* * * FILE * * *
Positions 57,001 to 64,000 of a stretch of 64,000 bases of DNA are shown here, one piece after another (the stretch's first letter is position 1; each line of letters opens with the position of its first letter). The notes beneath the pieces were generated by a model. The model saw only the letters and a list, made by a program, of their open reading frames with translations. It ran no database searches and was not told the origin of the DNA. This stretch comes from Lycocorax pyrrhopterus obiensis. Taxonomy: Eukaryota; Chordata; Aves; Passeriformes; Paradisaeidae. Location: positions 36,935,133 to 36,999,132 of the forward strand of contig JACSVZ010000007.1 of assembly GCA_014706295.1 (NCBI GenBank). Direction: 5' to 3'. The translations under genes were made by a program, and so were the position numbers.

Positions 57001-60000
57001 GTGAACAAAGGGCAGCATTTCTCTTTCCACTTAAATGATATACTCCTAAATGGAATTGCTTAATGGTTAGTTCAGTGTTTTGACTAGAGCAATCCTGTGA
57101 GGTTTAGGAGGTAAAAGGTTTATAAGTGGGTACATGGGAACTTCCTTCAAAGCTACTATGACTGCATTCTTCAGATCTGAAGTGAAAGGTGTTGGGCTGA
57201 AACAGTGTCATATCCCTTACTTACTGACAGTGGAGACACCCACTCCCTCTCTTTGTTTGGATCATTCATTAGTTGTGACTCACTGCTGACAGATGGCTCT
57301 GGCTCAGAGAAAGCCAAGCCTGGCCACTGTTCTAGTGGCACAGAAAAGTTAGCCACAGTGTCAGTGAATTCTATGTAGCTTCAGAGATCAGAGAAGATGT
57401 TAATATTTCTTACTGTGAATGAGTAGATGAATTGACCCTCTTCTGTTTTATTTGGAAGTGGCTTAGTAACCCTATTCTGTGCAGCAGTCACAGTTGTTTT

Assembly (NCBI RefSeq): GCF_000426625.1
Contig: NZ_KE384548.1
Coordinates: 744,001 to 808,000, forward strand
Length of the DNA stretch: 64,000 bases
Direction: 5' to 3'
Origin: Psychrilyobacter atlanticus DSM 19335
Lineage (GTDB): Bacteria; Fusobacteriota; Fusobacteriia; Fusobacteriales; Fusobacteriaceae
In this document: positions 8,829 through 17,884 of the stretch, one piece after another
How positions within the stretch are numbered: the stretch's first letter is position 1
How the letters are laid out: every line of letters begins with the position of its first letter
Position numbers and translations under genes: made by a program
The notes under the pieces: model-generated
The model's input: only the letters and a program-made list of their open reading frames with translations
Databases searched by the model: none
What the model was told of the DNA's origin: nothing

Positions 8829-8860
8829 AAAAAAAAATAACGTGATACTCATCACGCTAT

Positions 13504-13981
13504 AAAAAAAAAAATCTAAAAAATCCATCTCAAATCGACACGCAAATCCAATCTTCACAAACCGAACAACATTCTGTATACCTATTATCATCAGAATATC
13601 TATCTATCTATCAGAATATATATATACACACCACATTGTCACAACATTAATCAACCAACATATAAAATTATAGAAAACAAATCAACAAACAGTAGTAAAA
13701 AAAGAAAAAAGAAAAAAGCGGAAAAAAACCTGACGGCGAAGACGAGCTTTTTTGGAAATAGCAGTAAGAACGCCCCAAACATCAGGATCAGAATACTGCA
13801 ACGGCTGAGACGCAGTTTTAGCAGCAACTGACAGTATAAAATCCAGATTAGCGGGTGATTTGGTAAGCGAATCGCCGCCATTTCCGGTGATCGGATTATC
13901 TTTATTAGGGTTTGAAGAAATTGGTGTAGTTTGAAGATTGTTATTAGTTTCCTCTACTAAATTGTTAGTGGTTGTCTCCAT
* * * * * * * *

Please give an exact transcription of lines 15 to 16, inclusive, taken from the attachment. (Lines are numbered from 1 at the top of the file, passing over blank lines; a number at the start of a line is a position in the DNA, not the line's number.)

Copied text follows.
In this document: positions 8,829 through 17,884 of the stretch, one piece after another
How positions within the stretch are numbered: the stretch's first letter is position 1